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heroHealthcare providers may need super human strength to maintain margins in 2014.  On top of existing financial pressures, the one-two punch of flat/falling patient volumes and reduced reimbursement will leave organizations scrambling to lower operating costs up to 30% [i] to replace lost revenue.

But like the Batman logo shining in the night sky, there is hope—the healthcare supply chain.  Let’s review…

1. The Supply Chain Comes to the Rescue

The healthcare supply chain has emerged as the best source of new savings and capital, helping providers resuscitate their profitability.

  • You’ll see more emphasis on supply chain savings, especially through enterprise-wide strategic sourcing initiatives
  • Value, not cost, will be the key determinant, with efforts to increase efficiency, transparency, accuracy and integration all along the healthcare supply chain

2. High-Cost Physician Preference Can Dash Needed Supply Savings

Whether the projection of medical supply expense surpassing labor in 2020 [ii] comes true, there’s no denying that supply costs are growing faster than wages or benefits.  The catalyst?  Expensive devices [iii] —AKA, physician preference items (PPI).

A single item can represent as much as 50%-72% of a procedure’s total cost [iv] and left uncontrolled, can be the Kryponite that destroys savings.

  • The success of healthcare supply chain initiatives will depend on managing PPI and engaging physicians
  • New procurement solutions  will identify and prevent these high-cost, out-of-system purchases from being made to begin with

3. Is it a Bird…A Plane…Or the Cloud?

That cloud in the sky could just be the healthcare cloud market, expected to grow at a cumulative average rate of 20.5% from 2010-2017. [v] Increased adoption stems from expanded healthcare networks, government mandates and the advantages of reduced upfront costs, faster uptime, automatic updates and a lower total cost of ownership than on-premise counterparts.

  • You’ll see increased adoption of nimble, specialty SaaS solutions ahead of ERP—especially for procurement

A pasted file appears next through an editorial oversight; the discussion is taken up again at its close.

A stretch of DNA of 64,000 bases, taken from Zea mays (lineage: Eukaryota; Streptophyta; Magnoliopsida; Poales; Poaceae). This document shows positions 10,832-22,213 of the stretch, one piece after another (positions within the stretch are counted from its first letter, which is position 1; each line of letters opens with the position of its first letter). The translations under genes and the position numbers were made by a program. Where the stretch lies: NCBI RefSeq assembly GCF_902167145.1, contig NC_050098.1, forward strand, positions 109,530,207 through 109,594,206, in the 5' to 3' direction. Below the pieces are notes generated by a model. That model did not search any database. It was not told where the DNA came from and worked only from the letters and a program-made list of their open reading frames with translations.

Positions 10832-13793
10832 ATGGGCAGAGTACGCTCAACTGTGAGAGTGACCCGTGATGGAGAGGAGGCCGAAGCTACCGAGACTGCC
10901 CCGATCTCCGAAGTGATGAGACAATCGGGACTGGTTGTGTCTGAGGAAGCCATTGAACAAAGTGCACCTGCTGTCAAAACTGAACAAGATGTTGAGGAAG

4. Employee Empowered Savings

New cloud-based, Google-like procurement systems will empower buyers to make the best-value purchasing decision every time.

  • SaaS procurement systems will drive a hospital’s formulary by directing purchasers to the preferred product—before they buy

5. Bad Inventory Management Turns Good for OR and Specialty Areas

Some of hospitals’ highest cost/impact areas lack accurate, automated inventory control and charge capture.  Monitoring and tracking implantable medical devices (IMDs) is still done manually 70%-73% of the time, [vi] causing lost charges, poor data and lots of paperwork and rework.

  • Providers will automate processes with Point of Use (POU) solutions —driving savings and improving data collection/integration
  • POU’s low-touch RFID technology will ease clinician involvement

6. Big Data Is Brought Down to Size

Gathering, accessing and drawing conclusions from big data is a monumental task.  But new procurement systems can bring in big savings from healthcare supply chain data.

  • Cloud-based procurement systems harness algorithms and artificial intelligence engines to help facilitate timely, informed decision-making and savings identification
  • These systems break down data silos

7. The Villains of 2013 Return in 2014

  • Slipping Margins and Weakened Finances will continue through 2014 and 2015.[vii]
  • Tighter Reimbursement will cut into revenues
  • Flat Volume is the New Normal, says Standard & Poor’s [viii]

Conclusion

The supply chain can be your financial hero.  By embracing some of the new healthcare supply chain trends and technologies, you can create new efficiencies and savings that will drive profitability for your entire organization.  Chalk up one for the good guys.

Download our formulary procurement white paper to learn more about increasing the efficiency and profitability of your healthcare supply chain.

 


[i] Supply Side Economics: Purchasing practices at hospitals and health systems continue to evolve, with the supply chain continuing to be a target for large non-labor savings; Jaimy Lee, posted August 18, 2012; http://www.modernhealthcare.com/article/20120818/MAGAZINE/308189932

[ii] “Strategic Supply Chain Management”, Hospitals &Health Networks magazine, December 2011.

[iii] Controlling Supply Costs: Supply Expense growth outpacing all others; The Advisory Board Company; website accessed Jan 13, 2014. http://www.advisory.com/Solutions/Spend-Performance-Solutions/Controlling-supply-costs

[iv] Controlling Implant Costs: HFMA Roundtable; 2006.

[v] Healthcare Cloud Computing Market – Global Trends, Challenges, Opportunities & Forecasts (2012-2017) Report July 2012 summary; marketsandmarkets.com

[vi] Seeing Device Costs Clearly; Research by Bob Kehoe, Hospitals & Health Networks; 2011 (as part of their Fiscal Fitness / Supply Chain series.)

[vii] U.S. Not-For-Profit Health Care Stand-Alone Ratios: Operating Pressures Led to Mixed Results in 2012; RatingsDirect® Standard & Poor’s Rating Services: August 8, 2013.

[viii]  Beth Kutscher and Melanie Evans; The new normal? Shift to outpatient care, payer pressure hit hospitals; Modern Healthcare; August 10, 2013